I want to change tacks for a second, and reflect on the fact that from a certain point of view Christ can seem pretty monstrous in the Lazarus story. He knows ahead of time that His supposed friend will die. And yet, He lifts no finger to stave it off. As Martha asks, and skeptics like Dawkins and Hitchens ask, "how can a loving God let this happen? If He's so powerful and so good, why doesn't He just stop it?" The whole pericope is the response to this theodicy question as much as last week's pericope was.

Why did the man need to be born blind? Why did Christ need to let Lazarus die? It would be tempting to simply say so that Jesus could demonstrate powers and serve didactic purposes. But that's not really the case. Take the man born blind, if it was really simply to serve a didactic purpose or let Christ manifest some of His power then then story would have ended when the man was cured, and the lesson demonstrated. But the story goes on. It is the same reason the Lazarus pericope actually takes place before the washing of the feet pericope it mentions in the first few verses.

God permitted these things to happen because of two reasons, those things which He moved eternal to free ends have to remain free. And ... He nevertheless moves all things, free or otherwise, to Himself and to greater things. He takes all suffering and makes of it/them greater things beside. All the sin that Man visits upon his fellow in sometimes quite horrific fashion, Christ took upon Himself so that what could come after His Death and Resurrection was greater than anything that had gone before or since. If you took a hundred billion sufferings and poured them all into a container and compared it to the container that contained the fruits of the Passion, Death and Resurrection, you could not even see the container of the sufferings when held against the other, because the other is so much vaster than the sufferings.

Christ did what He did in both the case of the Man Born Blind and Lazarus to give greater glory to God and to use suffering to a greater purpose. If you could assign a numerical value to the suffering of the man born blind and the suffering caused by the death of Lazarus, what Christ did was greater by far and always is.

But the skeptics would still object, I am sure, that this still seems a cruel way for a loving God to behave. To which one points out that they are assessing "loving" based on their own human, finite experience. An infinite God with access to all possible worlds knows whether His staying His hand or His intervention is the "best" possible choice at any time. What we might perceive as a relief from suffering, might in the end be a greater cruelty still, because we cannot appreciate all the possible eventualities from that relief. But at the same time, it would be wrong to think of God as being only concerned with macro problems. Instead, He still takes notice of all His children individually, personally. How God deals with each person's sufferings is indeed a personal choice which must be viewed in the context of that individual relationship between Creator and Created.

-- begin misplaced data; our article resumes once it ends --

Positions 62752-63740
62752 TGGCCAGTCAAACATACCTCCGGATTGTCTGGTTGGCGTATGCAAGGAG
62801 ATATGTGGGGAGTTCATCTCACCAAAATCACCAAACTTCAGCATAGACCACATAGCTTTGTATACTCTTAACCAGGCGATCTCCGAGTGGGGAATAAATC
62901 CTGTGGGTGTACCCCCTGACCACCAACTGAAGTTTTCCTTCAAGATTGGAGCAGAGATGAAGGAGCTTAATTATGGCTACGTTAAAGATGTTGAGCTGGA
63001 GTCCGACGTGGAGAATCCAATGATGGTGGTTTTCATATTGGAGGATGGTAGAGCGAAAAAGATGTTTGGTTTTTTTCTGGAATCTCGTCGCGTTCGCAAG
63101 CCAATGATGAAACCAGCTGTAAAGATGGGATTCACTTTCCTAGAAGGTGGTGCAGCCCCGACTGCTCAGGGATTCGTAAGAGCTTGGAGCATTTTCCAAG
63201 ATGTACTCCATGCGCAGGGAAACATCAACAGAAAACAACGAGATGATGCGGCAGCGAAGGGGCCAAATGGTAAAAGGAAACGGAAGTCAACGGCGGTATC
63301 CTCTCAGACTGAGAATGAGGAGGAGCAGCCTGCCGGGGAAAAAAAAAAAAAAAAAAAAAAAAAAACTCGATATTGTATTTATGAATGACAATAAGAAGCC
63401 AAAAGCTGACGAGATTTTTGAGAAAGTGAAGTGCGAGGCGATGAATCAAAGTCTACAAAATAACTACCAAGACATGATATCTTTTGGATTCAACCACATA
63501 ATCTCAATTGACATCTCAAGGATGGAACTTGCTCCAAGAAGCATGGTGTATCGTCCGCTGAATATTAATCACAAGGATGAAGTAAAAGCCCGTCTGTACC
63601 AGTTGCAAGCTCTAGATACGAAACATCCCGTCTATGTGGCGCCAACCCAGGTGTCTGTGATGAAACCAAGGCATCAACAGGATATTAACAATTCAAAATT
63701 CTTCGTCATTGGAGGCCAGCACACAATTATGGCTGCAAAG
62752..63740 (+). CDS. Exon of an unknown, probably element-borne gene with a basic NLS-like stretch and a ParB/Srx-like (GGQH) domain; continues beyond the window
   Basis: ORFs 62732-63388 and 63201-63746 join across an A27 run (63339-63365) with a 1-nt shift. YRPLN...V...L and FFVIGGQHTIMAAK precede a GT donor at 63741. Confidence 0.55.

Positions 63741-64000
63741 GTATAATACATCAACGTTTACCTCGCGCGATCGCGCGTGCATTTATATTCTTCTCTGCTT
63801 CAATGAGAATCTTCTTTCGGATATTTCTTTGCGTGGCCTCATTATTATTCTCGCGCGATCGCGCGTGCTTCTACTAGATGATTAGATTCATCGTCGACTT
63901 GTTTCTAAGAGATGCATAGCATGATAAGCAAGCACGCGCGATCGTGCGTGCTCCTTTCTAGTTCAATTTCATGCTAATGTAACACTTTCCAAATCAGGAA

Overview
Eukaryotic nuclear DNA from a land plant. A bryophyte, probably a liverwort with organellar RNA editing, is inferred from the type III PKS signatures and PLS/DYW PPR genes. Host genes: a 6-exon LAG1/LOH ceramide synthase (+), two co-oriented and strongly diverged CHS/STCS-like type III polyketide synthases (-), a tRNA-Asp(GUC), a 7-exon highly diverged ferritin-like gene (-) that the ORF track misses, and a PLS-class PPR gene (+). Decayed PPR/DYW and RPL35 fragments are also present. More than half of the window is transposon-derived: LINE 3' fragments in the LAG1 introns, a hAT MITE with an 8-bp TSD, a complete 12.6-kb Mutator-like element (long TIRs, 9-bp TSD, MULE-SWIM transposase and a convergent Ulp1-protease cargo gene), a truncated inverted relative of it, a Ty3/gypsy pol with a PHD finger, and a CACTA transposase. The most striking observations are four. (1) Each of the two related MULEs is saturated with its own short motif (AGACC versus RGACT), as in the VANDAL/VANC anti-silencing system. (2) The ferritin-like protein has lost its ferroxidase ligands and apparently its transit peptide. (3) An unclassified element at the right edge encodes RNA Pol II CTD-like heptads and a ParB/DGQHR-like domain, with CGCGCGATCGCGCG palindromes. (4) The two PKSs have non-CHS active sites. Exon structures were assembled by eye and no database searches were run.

For me, anyway, I draw great comfort from this.


Pr. Lehmann said...

I think the reason Jesus let Lazarus die was more basic. He wanted Mary and Martha to know that death couldn't kill them.

Ogden Chichester said...

That's a fascinating take, Pastor. I am a great believer, myself, in the multiple senses of Scripture. In other words, I don't think it is necessarily incompatible for Jesus to have intended a number of didactic purposes to this action. He knew of all people that beings in the future would draw from this lesson, and so I don't think it is improbable to think He intended an immediate lesson for His beloved friends, and other lessons for His disciples, other lessons for the Jews "who believed," other lessons for us ... etc.